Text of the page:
Kafka On The Shore
Translated from the Japanese by Philip Gabriel
The Harvill Press, 2005
There’s a kind of rough path trodden down through the forest, mostly following the lie of the land, but improved here and there with a few flat rocks laid down like stepping stones … even if the weeds grow over it, you can still follow the path.
Just about, Mr. Murakami—just about. The path taken by this book is most certainly obscured by weeds, and at times one might well be tempted to give up on such an unsatisfactory route, but Murakami’s undoubted storytelling ability and his cast of quirky, unlikely characters manage to hold his readers’ attention even through the weediest patches though they be many and rank.
The Kafka of the title is not Franz Kafka, author of The Metamorphosis—nor, despite weighty hints in that direction, does he bear any convincing relation to that writer. He is, rather, Kafka Tamura, our teenage protagonist who has run away from home to escape the malign influence of his father who has laid an Oedipal curse on him that he will kill his father and sleep with his mother, and, for good measure, his sister too. Abandoned young by his mother, who left home with his older sister, Kafka’s journey becomes, in part, a quest to find the rest of his family, and, it seems, to fulfil his father’s curse: whenever he meets a woman of an age to be either his mother or his sister he tries to sleep with her. His story is told in alternating chapters with that of Mr Nakata, an old man who has been a bit ‘simple’ since a mysterious childhood accident which deprived him of the ability to read and write and gave him the gift of being able to talk to cats. Their stories are rather beautifully united by images which resonate from one strand of narrative to the other.
For example, Kafka is given work and shelter at the Komura Memorial Library and from the moment he meets Miss Saeki, the library director (just about the right age to be his mother) he finds himself fascinated by her, particularly by her smile which is like ‘a small, sunny spot, the special patch of sunlight you find only in some remote secluded place.’ It was in just such a place that Nakata’s ‘accident’ occurred, and some hint of a connection between Miss Saeki and Nakata is delicately foreshadowed. Images of light, wind, mushrooms, doors open and closed, dogs, cats, and fish are all elements which play into the patterns of both stories: the reflection of these images from Nakata to Kafka and back again is, at times, handled with the kind of subtlety that has earned Murakami his formidable reputation as one of Japan’s most celebrated contemporary surrealist writers.
As the book progresses, however, the reader learns to treasure these moments of grace, aware that at any moment she may be confronted with paragraphs or even pages where the prose crashes along with the subtlety and poise of a wounded hippo. The two problems that detract from the book’s impact as a whole are its deeply unsatisfactory ending, and the pretentious posturing we must endure on the way. This may seem an unduly harsh assessment of a journey rich in inventive fantasy and peopled by, among others, Jack Daniels, Colonel Sanders, and an engaging cast of talking cats. Fish and leeches rain from the sky; time displays a flexibility that allows the past to seep vividly into the present; ghosts return to haunt and seduce. But Murakami is not content simply to write a good story and manages to spoil the one he has by weighting it down with a burden of deep meaningfulness and metaphysicality that it simply cannot sustain. We are told not just once, but repeatedly, ‘It’s as Goethe said: everything’s a metaphor.’ (Bringing Goethe into the matter so gratuitously is another issue.) ‘”This stone’s a pistol?” “Only in the metaphorical sense.”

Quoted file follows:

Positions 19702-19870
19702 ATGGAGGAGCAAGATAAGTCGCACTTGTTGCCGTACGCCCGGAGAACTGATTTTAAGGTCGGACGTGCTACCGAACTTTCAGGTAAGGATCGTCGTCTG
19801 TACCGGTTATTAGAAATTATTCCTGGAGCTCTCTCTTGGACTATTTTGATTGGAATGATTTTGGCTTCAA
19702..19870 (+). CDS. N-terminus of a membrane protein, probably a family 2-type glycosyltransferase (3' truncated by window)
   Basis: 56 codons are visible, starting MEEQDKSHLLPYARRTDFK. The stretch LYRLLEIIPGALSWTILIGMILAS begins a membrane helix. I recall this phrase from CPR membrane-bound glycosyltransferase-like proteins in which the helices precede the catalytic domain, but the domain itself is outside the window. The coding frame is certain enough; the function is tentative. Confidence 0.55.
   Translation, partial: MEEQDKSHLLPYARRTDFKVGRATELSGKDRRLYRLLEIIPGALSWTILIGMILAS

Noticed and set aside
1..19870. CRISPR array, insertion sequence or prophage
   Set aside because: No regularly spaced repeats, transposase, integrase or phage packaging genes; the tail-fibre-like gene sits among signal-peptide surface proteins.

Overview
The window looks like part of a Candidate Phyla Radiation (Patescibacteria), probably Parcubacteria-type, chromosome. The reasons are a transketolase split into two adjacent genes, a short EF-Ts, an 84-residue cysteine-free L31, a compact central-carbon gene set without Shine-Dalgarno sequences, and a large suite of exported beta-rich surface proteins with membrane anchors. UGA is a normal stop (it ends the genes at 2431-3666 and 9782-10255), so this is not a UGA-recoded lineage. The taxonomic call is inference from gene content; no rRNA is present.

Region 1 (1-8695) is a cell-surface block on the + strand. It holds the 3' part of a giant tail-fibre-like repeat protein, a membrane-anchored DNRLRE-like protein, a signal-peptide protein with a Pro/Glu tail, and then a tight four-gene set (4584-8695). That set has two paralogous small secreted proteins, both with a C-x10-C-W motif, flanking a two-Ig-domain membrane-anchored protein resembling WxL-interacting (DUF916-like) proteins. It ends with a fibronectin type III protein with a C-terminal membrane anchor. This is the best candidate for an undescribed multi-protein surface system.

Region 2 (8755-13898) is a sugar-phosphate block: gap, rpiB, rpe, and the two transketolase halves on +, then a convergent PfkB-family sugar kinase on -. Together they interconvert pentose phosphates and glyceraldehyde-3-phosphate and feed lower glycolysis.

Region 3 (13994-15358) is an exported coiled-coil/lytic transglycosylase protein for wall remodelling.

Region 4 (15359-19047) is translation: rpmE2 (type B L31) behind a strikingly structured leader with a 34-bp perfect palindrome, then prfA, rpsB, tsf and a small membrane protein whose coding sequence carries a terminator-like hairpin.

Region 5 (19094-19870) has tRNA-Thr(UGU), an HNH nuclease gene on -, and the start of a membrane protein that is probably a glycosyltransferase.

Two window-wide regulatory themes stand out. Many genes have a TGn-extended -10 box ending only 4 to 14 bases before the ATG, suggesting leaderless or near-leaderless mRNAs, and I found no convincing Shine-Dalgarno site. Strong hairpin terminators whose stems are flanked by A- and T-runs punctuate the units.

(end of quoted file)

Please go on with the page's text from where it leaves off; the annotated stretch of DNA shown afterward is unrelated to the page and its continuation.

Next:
Early on, we are warned that we are about to experience a ‘violent, metaphysical, symbolic storm.’ And we do. The relentless obsession with symbols is shared by all three main characters in Kafka’s story: Kafka himself; Oshima, the transgender, transvestite, homosexual, haemophiliac librarian who acts as his friend and mentor; and Miss Saeki, the beautiful, mysterious director of the library who can’t escape her past. Indeed, the voices of Kafka, Oshima and Miss Saeki become virtually indistinguishable in their tedious fascination with their own profundity. The following exchange is typical of the kind of wearisome material that more rigorous editing might have spared us:
I bite my lip for a while, then ask, “Don’t you ever think about getting out of that container?”
“You mean leaving my physical body?”
“Symbolically? Or for real?”
“This is what I think: If we reverse the outer shell and the essence – in other words, consider the outer shell the essence and the essence only the shell – our lives might be a whole lot easier to understand.”
Who speaks that last line? Does it even matter? As the voices meld to form an extended but curiously unproductive and shallow meditation on the nature of metaphor, the story gradually flattens out and we are left to blankly consider lines as truly awful as ‘High above us the wind rustles symbolically.’ How very metaphysical.